46: No Sweat F/W 2018


This issue of Harvard Design Magazine is about the design of work and the work of design. “No Sweat” challenges designers to speculate on the spaces of work in an accelerated future, and to imagine a world in which a novel ethics of labor can emerge. What scenarios and spaces can we imagine for the next generation of work? How can we anticipate and formulate work environments and experiences that are productive, humane, and ecologically responsible?

From corner office to kitchen sink, from building site to factory floor, from cubicle to car to coffee shop, work shapes our lives and physical world. Whether we produce objects, generate ideas, manage processes, or perform services, work is a hybrid of dedication and alienation, power and oppression. As work spaces morph to integrate machines that mimic, assist, or complement human abilities, the way we perform work, and the way we feel about it, change too.

To work (to put forth effort) and the work (that effort, or the result it generates) are sources of pride and shame, fulfillment and drudgery. As many jobs become obsolete, and as populations are displaced under the pressures of climate change and political turmoil, the boundaries of the workplace are shifting in space and time. Though some claim that a world without work is on the horizon, “labor-saving” innovations are enmeshed with human exploitation, and housework and care work remain at the crux of persistent inequalities.

Paradoxically, the more that work, as we once understood it, appears to be receding, the more omnipresent and ambiguous it becomes. The workplace is everywhere—or is it nowhere?

Table of Contents

Editors' Letter

Labor Pains

Jennifer Sigler


A Small Key, Rotating Along Its Axis

Georgina Voss

Community and the Disavowed Labor of “Participation”

Andrew Herscher

Crisis of Work

Diann Bauer

Expulsion as Liberal Democratic Architecture

Gabrielle E. Clark

Life, Autocompleted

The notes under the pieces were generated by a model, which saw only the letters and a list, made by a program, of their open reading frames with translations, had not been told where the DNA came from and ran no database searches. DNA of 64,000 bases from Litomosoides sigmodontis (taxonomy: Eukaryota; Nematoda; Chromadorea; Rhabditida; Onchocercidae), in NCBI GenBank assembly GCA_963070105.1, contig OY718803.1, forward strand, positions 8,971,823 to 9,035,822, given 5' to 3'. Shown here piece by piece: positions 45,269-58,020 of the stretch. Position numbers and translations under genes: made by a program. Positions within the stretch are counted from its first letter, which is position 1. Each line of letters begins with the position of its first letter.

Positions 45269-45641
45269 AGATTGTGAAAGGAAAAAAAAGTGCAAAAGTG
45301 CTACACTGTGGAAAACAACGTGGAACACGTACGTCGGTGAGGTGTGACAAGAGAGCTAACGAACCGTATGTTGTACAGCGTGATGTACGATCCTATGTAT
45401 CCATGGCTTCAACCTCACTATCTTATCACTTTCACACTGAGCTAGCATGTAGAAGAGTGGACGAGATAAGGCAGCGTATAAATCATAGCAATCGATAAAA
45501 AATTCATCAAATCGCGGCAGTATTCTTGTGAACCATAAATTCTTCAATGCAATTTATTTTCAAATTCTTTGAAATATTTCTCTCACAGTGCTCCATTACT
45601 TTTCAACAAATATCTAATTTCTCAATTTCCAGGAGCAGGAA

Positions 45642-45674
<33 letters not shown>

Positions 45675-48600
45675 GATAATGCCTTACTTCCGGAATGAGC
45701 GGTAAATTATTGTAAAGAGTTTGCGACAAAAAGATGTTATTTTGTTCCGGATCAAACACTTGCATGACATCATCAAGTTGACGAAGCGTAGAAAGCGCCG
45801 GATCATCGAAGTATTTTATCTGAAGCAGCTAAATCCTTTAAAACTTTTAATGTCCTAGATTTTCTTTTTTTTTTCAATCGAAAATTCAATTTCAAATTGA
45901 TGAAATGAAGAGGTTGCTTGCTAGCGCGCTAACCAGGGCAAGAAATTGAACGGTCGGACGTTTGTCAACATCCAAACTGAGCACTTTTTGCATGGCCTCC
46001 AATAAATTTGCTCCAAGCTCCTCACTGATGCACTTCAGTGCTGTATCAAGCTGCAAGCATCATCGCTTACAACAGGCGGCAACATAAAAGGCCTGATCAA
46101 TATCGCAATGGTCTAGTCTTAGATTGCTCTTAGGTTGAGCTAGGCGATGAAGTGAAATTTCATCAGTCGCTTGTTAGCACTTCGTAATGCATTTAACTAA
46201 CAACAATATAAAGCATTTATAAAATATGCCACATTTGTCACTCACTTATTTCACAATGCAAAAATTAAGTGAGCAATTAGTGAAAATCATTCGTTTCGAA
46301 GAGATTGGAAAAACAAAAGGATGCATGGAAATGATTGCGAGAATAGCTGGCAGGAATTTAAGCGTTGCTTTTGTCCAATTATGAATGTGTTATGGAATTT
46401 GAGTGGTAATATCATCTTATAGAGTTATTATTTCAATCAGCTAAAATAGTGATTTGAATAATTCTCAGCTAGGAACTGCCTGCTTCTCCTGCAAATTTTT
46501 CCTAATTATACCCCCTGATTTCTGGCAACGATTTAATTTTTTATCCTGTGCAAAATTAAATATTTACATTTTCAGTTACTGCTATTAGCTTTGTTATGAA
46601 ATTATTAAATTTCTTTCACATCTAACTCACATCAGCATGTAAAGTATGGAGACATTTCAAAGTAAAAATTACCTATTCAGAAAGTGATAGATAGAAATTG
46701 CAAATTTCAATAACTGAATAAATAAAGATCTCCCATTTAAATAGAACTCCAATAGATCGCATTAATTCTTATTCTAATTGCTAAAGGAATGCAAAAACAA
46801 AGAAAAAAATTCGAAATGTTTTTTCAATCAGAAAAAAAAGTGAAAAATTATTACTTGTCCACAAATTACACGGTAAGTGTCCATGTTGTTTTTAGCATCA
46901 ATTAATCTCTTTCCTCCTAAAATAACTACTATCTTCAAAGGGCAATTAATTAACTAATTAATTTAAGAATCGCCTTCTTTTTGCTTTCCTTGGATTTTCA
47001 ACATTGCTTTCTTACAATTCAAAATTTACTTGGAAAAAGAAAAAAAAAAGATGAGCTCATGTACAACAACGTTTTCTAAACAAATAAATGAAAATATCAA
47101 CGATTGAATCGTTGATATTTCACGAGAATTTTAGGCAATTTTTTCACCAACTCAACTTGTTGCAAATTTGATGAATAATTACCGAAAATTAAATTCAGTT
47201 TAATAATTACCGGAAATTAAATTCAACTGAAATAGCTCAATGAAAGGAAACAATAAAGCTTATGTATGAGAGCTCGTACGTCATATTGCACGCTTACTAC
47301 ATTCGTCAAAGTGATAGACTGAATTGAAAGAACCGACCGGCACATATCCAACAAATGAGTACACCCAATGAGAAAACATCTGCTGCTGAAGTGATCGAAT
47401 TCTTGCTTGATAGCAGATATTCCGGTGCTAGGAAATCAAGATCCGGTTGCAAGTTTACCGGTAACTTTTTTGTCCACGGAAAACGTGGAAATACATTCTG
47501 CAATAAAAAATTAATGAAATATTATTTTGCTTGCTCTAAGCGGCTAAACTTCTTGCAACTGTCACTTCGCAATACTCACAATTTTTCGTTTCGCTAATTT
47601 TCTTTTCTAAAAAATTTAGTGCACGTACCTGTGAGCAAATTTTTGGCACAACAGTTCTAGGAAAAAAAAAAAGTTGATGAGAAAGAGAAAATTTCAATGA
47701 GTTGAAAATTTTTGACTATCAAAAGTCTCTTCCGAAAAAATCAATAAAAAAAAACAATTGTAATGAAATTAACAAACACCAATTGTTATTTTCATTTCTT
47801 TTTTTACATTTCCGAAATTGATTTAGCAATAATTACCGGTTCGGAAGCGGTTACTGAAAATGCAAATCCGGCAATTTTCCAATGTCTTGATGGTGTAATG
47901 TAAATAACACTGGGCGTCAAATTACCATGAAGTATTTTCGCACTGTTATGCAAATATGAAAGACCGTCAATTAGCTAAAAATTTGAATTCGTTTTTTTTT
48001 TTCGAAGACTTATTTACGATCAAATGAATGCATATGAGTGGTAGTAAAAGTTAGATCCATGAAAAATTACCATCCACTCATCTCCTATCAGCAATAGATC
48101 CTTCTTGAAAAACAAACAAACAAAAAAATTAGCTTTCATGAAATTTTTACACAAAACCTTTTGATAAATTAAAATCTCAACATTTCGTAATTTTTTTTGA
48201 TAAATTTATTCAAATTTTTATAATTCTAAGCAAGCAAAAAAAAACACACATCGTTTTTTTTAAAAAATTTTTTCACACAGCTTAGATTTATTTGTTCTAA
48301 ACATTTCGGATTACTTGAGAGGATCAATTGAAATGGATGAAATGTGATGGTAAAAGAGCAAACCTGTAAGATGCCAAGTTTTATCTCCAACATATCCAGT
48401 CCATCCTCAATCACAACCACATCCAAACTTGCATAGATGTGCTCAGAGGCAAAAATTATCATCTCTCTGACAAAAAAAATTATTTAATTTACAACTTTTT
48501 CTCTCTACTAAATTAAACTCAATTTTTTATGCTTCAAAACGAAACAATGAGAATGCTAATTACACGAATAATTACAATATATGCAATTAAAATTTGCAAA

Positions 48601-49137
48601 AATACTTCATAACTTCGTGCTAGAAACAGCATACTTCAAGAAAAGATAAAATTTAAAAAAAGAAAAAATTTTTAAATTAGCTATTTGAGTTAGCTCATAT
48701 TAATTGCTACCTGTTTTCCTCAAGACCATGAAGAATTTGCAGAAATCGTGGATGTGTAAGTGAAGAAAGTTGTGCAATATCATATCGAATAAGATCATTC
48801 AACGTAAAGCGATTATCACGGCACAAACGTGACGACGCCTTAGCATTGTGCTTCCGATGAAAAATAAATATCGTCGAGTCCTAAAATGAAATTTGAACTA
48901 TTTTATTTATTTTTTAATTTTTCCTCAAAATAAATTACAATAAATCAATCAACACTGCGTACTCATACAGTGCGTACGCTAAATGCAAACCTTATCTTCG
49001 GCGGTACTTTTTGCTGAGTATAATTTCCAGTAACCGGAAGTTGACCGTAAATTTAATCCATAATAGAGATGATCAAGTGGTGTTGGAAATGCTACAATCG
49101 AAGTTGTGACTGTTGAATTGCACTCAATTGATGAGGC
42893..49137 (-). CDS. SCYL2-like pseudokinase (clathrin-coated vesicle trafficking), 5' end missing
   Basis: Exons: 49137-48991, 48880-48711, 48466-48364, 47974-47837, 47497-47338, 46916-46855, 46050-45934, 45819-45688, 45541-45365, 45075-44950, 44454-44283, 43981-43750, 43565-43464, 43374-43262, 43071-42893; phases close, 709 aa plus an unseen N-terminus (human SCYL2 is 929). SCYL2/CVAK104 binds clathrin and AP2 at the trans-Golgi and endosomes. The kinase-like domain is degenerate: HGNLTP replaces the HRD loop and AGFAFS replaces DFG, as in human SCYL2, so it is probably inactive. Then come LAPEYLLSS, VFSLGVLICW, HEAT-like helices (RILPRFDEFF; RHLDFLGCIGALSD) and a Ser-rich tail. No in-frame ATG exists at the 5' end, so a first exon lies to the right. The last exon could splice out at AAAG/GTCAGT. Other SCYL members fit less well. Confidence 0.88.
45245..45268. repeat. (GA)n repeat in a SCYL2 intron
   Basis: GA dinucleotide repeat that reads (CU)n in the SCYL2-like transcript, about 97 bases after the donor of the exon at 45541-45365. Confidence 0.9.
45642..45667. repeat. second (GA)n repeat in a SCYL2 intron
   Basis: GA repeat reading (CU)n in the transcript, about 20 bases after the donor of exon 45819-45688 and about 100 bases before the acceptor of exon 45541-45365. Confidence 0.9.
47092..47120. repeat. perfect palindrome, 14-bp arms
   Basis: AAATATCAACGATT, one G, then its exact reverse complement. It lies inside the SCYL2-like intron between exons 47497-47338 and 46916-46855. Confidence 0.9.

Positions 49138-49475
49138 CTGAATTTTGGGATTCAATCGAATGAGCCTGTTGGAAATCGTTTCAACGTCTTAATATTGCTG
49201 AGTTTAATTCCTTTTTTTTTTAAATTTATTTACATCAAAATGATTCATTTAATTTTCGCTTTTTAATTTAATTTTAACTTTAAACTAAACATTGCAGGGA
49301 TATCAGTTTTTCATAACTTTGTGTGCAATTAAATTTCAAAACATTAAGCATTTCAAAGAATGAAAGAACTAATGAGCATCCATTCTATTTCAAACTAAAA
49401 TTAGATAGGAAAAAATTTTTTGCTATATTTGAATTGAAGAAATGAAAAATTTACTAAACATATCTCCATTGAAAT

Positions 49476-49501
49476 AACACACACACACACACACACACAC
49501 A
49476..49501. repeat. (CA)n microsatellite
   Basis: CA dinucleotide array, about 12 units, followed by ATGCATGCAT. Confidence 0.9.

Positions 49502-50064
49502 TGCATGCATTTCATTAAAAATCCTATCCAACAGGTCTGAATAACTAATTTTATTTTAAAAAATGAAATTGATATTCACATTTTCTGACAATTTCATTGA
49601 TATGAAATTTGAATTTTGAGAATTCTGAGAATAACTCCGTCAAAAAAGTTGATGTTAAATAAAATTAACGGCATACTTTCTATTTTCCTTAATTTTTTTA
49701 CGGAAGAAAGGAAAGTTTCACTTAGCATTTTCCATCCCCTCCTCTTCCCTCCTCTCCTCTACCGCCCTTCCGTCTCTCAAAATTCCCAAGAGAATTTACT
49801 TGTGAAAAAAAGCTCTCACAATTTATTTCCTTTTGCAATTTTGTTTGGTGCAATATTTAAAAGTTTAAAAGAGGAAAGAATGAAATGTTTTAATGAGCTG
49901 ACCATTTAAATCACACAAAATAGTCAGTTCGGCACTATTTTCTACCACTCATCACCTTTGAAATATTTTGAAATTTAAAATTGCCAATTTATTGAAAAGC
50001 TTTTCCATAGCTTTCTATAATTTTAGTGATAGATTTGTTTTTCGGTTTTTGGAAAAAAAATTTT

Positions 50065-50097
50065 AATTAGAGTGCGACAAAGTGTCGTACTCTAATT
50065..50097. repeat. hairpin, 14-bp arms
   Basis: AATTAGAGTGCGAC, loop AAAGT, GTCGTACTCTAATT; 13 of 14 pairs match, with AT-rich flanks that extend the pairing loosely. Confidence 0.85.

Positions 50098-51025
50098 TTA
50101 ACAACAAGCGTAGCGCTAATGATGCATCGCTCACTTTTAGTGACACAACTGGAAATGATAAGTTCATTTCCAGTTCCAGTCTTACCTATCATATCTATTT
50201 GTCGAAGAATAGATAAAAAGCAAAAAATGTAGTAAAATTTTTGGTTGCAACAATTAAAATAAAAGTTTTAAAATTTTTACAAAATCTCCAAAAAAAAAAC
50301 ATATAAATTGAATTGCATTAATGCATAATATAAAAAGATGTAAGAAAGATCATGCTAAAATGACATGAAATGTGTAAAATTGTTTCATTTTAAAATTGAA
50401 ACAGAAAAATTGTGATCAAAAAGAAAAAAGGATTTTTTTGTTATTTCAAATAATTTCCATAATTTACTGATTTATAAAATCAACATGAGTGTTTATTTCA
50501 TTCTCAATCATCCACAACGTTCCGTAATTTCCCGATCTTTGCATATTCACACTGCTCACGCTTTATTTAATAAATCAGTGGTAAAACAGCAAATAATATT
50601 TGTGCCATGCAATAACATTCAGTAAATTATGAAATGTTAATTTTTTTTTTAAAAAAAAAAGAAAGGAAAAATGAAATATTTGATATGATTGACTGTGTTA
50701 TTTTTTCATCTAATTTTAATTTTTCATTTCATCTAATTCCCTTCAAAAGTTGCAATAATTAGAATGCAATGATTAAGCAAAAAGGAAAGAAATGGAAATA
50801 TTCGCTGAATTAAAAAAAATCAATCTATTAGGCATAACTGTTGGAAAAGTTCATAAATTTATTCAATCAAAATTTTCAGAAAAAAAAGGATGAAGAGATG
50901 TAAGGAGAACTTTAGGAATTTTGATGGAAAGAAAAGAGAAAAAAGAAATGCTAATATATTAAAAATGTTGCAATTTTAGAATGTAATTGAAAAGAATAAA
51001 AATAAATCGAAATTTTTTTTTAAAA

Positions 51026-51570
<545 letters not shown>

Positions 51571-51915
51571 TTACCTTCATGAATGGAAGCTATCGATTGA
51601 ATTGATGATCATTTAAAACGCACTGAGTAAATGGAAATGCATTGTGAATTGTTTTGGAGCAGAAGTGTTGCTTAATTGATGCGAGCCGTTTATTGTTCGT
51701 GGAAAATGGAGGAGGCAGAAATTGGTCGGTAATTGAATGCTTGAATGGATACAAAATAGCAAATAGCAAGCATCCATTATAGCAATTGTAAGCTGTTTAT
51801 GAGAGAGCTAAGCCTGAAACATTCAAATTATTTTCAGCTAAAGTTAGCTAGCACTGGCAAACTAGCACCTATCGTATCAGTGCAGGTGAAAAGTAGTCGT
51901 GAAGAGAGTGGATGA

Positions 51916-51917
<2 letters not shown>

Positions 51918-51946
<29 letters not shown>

John May

Notes on Eye Tracking

Jonathan Crary

Porn, Work, Place: Beyond the (Set) Shop Floor

Heather Berg

The Business of Pleasure at the Berrics

Jonathan Olivares

The Inches

adrienne maree brown


Agricultural Platforms

Grace Abou Jaoude, Marten Kuijpers, Victor Muñoz Sanz

Almost a City: The Gaeseong Industrial District

Doojin Hwang

Alone like the Horn of a Rhino: Reproduction, Affective Labor, and the Contemporary Boarding House in South Korea

Maria Shéhérazade Giudici

Labor and Work in Architecture

Pier Vittorio Aureli

Planetary Mine as an Archaeology of Labor Futures

Martín Arboleda

Refusal after Refusal

Adjustments Agency

Returns on the City: Detroit and the Design of Late Fordism

Douglas Spencer

The Home at Work: A Genealogy of Housing for the Laboring Classes


The Incorporation of Dissent: Bürolandschaft’s Legacy

Andreas Rumpfhuber

The Incubator Incubator, the Administration of Leaky Bodies, and Other Labor Pains

feminist architecture collaborative

The Missing Unions of Architectural Labor

Peggy Deamer

Work as the Struggle against Entropy in the Anthropocene

Bernard Stiegler

Worlds without Work: From Homo Ludens to UBI Urbanism

Niklas Maak


Designing at Knee Level

Greg Lynn, Jeffrey T. Schnapp, Mariana Ibañez

Picketing and Pruning

Dolores Huerta, Irene Figueroa-Ortiz

Pretending to Work

Benedict Clouette, David Graeber


To Manifest

Feminist Art and Architecture Collaborative


A Fine Mess

Miya Tokumitsu

Belief and Baked Earth

Laurie Parsons

Cards on Cords

Emily King

End of the Line?

Justin D. Stern

Kitchens for Wages

Anna Puigjaner

Missed Connections in Bogotá, or Domestic Workers’ Commutes

Valentina Montoya Robledo

Model Building

Reto Geiser

No Free Rides

Alice Bucknell

On the Road to Dagenham

Brendan Cormier

Other Coworkers: Animals in the Workplace

Ned Dodington

Renewing the Model Factory

Nina Rappaport

The New Opacity

J. Frano Violich

Willie Wiredhand: Personal Electrical Assistant

Abby Spinak


Concrete as Weapon

Sérgio Ferro with Silke Kapp, Katie Lloyd Thomas, and João Marcos de Almeida Lopes


“If You Don’t Build Anything, You Don’t Exist”: Cementing the Future of Africatown in Seattle

Sara Zewde

Around the World in Six Coworking Spaces

Alessandra Ponte, Ana Rascovsky, Fig Projects, Merve Bedir, Sean O'Toole, Shumi Bose

Labor Utopia Post-Occupation

Florian Idenburg, Iwan Baan

Recasting Figures: Choreographies of Maintenance

Hilary Sample

Rereading Studs Terkel’s Working (1972)

Saima Akhtar


Editor in Chief
Jennifer Sigler

Deputy Editor
Leah Whitman-Salkin

Production Manager
Meghan Ryan Sandberg

Creative Direction & Design
Jiminie Ha & Immanuel Yang
With Projects, Inc.

Editorial Board
Eve Blau, Neil Brenner, Toni Griffin, Mark Lee, Jeffrey Schnapp, Abby Spinak

Editorial Contributors
FIG Projects

Olivia Casa, Elizabeth Kugler

Rebecca McNamara

Michelle Benoit, Gina Ciancone, Linda Just

AS Printon Trükikoda, Tallinn, Estonia